Bask in your success when you can and focus on your challenges when you must. It's simple advice that we can all easily understand and agree with. But only through many little moments like this does it become more than something I say and part of who I am.

Wednesday, June 25, 2008


I recently experienced something that embodies the way we articulate the idea of projection. I was out with my friends and as the night was winding down, we all said our goodbyes by the door. I happened to be standing by the door of the closet and there simply wasn't a way to get to the closet without me moving. As I'm partly distracted talking to a friend I feel a soft but powerful push from my left. When I look over to see who would push me over, I'm surprised to find that it's my friend's friend. She's about 5'5" and without a doubt, not over 110 Lbs. She isn't very strong; or at least I didn't think so until that moment.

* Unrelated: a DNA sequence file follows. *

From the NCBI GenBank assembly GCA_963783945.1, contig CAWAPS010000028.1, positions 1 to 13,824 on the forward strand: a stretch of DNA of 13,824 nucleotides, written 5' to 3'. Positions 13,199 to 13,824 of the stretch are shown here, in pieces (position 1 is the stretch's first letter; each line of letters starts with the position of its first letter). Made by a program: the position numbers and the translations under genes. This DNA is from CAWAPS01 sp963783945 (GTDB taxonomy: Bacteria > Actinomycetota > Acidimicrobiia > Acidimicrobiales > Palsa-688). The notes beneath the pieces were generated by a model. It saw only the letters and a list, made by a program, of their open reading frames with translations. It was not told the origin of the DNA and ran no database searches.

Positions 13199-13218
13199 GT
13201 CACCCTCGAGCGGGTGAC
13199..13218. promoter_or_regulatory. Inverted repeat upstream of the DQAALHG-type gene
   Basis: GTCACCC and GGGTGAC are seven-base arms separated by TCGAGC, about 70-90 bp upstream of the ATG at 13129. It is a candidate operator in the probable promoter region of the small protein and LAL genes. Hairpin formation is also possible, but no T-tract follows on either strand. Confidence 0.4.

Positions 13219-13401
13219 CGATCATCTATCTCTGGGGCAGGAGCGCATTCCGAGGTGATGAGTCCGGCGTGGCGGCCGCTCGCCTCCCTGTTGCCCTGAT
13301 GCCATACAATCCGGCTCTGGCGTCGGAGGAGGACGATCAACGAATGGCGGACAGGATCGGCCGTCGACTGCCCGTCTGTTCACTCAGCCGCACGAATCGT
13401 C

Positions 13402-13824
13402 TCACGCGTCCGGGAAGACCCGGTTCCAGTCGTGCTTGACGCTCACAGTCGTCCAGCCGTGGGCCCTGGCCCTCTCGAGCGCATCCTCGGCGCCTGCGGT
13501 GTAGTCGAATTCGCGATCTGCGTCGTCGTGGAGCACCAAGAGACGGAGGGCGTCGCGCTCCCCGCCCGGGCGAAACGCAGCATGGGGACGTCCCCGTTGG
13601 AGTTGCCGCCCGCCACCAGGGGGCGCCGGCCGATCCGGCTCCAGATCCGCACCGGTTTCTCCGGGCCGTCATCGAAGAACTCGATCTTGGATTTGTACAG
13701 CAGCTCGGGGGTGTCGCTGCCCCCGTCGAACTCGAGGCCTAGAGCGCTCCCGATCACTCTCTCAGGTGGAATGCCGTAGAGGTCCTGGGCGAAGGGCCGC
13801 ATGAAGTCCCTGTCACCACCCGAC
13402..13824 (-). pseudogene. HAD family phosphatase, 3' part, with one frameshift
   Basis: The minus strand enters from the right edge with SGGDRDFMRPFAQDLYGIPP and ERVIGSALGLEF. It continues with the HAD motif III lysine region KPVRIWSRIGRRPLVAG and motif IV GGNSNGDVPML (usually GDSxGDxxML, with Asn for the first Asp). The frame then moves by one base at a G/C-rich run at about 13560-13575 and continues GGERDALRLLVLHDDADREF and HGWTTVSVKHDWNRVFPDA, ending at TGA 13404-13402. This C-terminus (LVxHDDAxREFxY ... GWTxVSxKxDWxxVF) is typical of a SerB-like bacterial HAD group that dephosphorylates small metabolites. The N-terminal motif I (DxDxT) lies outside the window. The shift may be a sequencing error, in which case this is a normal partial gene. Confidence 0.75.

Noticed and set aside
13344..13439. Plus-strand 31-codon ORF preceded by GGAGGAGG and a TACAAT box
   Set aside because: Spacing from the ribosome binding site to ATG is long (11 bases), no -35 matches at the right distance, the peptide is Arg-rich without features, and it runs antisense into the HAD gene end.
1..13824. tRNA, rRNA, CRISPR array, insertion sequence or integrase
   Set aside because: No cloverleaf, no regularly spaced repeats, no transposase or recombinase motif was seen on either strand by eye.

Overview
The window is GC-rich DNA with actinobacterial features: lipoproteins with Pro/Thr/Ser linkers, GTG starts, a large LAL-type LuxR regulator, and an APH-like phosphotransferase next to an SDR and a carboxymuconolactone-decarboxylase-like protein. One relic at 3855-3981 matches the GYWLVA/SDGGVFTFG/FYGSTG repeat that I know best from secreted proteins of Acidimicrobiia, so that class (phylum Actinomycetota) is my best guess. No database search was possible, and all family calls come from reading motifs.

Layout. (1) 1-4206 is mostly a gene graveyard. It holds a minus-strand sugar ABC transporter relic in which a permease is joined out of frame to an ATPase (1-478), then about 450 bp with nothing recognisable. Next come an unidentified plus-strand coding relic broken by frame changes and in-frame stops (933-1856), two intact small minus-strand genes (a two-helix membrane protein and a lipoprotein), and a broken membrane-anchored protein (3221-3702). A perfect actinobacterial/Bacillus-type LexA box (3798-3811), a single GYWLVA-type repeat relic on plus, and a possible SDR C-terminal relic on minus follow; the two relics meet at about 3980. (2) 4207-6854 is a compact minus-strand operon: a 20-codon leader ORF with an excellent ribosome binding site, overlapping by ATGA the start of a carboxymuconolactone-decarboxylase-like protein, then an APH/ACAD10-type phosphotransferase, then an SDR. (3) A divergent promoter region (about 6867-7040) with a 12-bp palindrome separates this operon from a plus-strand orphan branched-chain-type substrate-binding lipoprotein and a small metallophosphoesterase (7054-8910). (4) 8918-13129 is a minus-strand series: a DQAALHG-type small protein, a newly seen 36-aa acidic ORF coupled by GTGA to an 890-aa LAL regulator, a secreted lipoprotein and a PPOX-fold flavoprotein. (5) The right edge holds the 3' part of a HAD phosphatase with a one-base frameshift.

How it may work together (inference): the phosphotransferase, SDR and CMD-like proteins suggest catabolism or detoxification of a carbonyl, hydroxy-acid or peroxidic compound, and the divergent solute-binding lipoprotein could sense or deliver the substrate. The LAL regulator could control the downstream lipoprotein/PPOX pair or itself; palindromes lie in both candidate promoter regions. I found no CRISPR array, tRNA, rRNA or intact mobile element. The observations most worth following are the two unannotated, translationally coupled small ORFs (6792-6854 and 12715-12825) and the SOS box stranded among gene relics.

If I didn't think in terms of projection, I might only have walked away with the life lesson that some people are exceptionally rude. Instead I asked myself repeatedly: How on earth did she push me over? Then the answer was clear; complete inconsideration. As far as she was concerned, it was her space and I was just standing in it. She's shorter, so its not hard for her to keep her center lower to the ground than mine. Her hand was firm but soft and near her center and she pushed with the whole weight of her body. In short, she did everything that we aim to do. If she'd only learn manners; it might even be worthwhile to invite her to the dojo!